Sunday, 30 November 2014

Wilderness as Patiency — Exploring Advent with Henry Bugbee 1

Leaves and bark in the Botanic Garden
Readings: Matthew 3:1-3

From: The Inward Morning: A Philosophical Reflection in Journal Form (University of Georgia Press, 1999, pp. 154-155) by Henry Bugbee

Thursday, August 20 (1954)
I have dwelt on the idea of unconditional concern in the hope of positioning ourselves for philosophical reflection. It has seemed to me that we are unable to think in terms of finality and necessity except as our actual mode of concern in the act of reflection be unconditional. It is not an attitude which we adopt or deliberately acquire. But it is an attitude to which we may be recalled; it may reawaken in us and bring us to ourselves. And there are things one may read, such as we have from Kant or Spinoza; there are things one may hear, certain music — it may be; there are men who live again in remembered deeds of theirs which revisit one as true; one may be struck clean by sunlight over a patch of lawn, by clouds running free before the wind, by the massive presence of rock. What untold hosts of voices there are which call upon one and summon him to reawakening. He remembers, and is himself once again, moving cleanly on his way. Some measure of simplicity again informs the steps he takes; he becomes content to be himself and finds fragrance in the air. He may eat his food in peace. He does not wish to obviate tomorrow’s work. He is willing to consider: not to suppose a case, but take the case that is. He becomes patient. Things invite him to adequate himself to their infinity. The passage of time is now not robbery or show; it is the meaning of the present ever completing itself. It is enough to participate in this, to be at home in the unknown.
          Philosophy is not a making of a home for the mind out of reality. It is more like learning to leave things be: restoration in the wilderness, here and now.


There are many things about Advent, at least in it’s full blown Christian theological form, that we here are going to find unpersuasive and uncongenial. But, nevertheless, in the season there is an important theme that can, I think, still speak usefully and powerfully to us. It is the theme of patient waiting.

The value of exploring this struck me forcibly this week for two reasons. The first was that our church chairman and newsletter editor, Andrew Bethune, needed a few seasonally related words from me for the newsletter and something written by the German pastor and theologian, Dietrich Bonhoeffer, writing from his prison cell to his fiancée on December 13th 1943, immediately came back into my mind:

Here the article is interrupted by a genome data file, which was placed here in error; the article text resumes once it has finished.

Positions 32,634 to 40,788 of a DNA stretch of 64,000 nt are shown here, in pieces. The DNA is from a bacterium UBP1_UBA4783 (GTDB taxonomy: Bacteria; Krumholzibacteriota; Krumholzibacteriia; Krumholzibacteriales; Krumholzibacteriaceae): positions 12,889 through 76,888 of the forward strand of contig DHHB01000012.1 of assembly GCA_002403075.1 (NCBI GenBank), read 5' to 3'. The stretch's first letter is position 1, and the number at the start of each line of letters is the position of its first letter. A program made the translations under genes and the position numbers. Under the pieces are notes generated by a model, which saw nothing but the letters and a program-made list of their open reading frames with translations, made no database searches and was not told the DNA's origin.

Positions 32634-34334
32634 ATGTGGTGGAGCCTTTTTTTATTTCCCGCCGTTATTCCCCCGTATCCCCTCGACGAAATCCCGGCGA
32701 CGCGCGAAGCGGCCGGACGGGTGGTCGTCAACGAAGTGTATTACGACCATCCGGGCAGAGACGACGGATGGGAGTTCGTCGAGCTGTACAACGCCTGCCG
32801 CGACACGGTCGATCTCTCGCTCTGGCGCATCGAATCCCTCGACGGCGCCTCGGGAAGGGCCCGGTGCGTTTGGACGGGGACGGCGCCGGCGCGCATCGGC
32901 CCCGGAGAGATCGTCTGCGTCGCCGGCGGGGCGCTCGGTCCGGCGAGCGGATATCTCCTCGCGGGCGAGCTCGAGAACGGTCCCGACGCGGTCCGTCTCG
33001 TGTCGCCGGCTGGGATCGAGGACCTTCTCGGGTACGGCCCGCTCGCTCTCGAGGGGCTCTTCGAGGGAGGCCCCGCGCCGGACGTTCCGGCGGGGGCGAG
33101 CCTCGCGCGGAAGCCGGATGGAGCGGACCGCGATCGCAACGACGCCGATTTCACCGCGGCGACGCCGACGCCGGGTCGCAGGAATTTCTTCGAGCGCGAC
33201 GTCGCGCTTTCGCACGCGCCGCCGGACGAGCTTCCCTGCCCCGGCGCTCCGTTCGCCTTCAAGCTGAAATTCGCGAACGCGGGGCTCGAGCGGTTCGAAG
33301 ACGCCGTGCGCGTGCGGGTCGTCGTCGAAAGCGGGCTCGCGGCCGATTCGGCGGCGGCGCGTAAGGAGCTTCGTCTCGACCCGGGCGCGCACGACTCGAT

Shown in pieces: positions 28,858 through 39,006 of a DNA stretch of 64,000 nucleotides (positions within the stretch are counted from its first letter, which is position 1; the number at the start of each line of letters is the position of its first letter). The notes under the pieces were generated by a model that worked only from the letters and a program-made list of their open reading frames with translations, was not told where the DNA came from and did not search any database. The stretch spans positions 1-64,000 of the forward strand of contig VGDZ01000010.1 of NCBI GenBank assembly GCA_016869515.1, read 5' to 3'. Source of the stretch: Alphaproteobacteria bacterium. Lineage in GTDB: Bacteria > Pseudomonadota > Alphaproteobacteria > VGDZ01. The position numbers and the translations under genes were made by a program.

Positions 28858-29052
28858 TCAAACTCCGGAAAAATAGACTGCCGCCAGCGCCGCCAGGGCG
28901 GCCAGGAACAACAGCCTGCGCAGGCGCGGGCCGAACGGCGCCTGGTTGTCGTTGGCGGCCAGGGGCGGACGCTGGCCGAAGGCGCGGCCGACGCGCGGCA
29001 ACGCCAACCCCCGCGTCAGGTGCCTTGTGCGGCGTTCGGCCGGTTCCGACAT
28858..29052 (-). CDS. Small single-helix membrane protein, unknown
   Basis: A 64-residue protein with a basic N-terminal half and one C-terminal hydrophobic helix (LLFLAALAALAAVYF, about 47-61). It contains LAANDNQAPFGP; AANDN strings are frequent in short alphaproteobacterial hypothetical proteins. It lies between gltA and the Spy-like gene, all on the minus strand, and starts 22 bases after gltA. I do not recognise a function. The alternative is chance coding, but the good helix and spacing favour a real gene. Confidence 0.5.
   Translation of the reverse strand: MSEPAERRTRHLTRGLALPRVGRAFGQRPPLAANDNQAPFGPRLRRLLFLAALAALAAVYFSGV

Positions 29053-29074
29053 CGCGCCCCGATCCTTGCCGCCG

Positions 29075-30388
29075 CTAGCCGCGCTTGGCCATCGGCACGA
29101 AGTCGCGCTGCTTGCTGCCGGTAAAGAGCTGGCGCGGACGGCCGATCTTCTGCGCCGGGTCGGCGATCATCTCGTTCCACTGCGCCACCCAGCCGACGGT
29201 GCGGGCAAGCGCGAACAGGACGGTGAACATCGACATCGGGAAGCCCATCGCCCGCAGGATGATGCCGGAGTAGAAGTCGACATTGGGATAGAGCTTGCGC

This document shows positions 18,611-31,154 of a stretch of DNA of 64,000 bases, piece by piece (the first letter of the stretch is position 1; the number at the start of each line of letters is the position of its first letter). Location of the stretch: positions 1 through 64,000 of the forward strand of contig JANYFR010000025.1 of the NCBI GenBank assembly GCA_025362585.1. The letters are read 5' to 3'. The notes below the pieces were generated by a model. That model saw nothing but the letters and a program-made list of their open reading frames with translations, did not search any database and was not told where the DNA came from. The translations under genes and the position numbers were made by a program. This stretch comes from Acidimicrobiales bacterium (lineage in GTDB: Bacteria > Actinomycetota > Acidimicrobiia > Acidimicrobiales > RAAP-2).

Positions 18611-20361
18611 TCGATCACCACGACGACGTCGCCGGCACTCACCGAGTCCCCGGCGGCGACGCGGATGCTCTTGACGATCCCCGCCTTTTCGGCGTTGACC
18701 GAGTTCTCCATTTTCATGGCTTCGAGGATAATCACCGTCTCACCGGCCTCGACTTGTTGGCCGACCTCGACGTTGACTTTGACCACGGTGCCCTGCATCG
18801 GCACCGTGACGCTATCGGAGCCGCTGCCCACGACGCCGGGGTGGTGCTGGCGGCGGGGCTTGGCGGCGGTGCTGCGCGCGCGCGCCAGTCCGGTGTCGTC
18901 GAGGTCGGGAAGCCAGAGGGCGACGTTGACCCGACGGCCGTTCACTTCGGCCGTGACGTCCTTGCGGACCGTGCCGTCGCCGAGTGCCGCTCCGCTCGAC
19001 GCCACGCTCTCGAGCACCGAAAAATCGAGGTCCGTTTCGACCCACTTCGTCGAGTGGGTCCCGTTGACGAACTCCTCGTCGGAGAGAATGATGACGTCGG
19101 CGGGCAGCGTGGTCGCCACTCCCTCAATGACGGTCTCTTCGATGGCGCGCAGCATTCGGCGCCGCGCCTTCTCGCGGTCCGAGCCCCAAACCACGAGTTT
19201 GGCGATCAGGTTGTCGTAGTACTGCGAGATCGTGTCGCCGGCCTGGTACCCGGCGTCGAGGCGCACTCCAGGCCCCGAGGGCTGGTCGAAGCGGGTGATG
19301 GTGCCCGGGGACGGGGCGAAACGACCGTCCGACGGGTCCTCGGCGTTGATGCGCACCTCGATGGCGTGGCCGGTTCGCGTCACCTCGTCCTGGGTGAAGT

“Waiting is an art that our impatient age has forgotten. It wants to break open the ripe fruit when it has hardly finished planting the shoot. But all too often the greedy eyes are only deceived; the fruit that seemed so precious is still green on the inside, and disrespectful hands ungratefully toss aside what has so disappointed them. Whoever does not know the austere blessedness of waiting — that is of hopefully doing without — will never experience the full blessedness of fulfilment.”

The second reason the theme of patient waiting pressed upon me was occasioned by witnessing, from a distance, the relatively new phenomenon for us in the UK of “Black Friday”. As most of you will know it is a commercial “event” imported from the USA when goods are heavily discounted. You will all have seen or heard reports on the extraordinary disturbances, almost mini-riots, as shoppers fought over various items on sale. We saw here many examples of a singular lack of patient waiting.

Anyway, I’m sure you can see why the theme of patience pressed in upon me. The season of Advent is, of course, understood by Christians as a period of preparation in which the faithful wait patiently for the appearance of something new and fulfilling, namely, nothing less than the kingdom of heaven and the Messiah himself, the chosen one of God, the Christ-child, “Emmanuel” or “God with us”.

But, as I intimated at the beginning, left in the realm of traditional Christian thought the apparent theological implications of Advent (and then Christmas) are likely to be, shall we say, unpersuasive and uncongenial. The idea that God once actually came down from heaven in the form of a child, re-ascended to heaven after the crucifixion from whence he is judging the living and the dead before returning again some bright but apparently somewhat more apocalyptic morn, seems to us today vanishingly unlikely to be true.

Cue some more patient waiting . . .

Henry Bugbee
I was in the Cambridge University Botanic Garden last week — some of you will have seen on the blog the set of B&W photos I took on this occasion. As is often the case as I walked at one point my mind turned towards the particularly vexing question of what on earth I might say to you all on Advent Sunday that was of any interest at anyone — including me (after all, this is the fourteenth time I've gone through the season with you). In this kind of situation I find it’s best not to respond to the problem by becoming overly active but, instead, to engage in a bit of mindfulness, to stop and let go of my thoughts and not to suppose any kind of case but, as Bugbee suggests, take the case as is. I try to take time to notice my breathing, to relax my body and then, as I continue to walk, slowly becoming mindful of the sounds, smells, sights all around me, the birds and conversation, the smell of damp grass and leaves, the bright colours of the few remaining leaves and their contrast with whites, browns and blacks of the bare branches. It has been my experience that is precisely in these moments of letting go and patient waiting — something over which I do have some control — that something else, new and unexpected, freely enters the world as a graceful gift and helps my thinking and living on its way.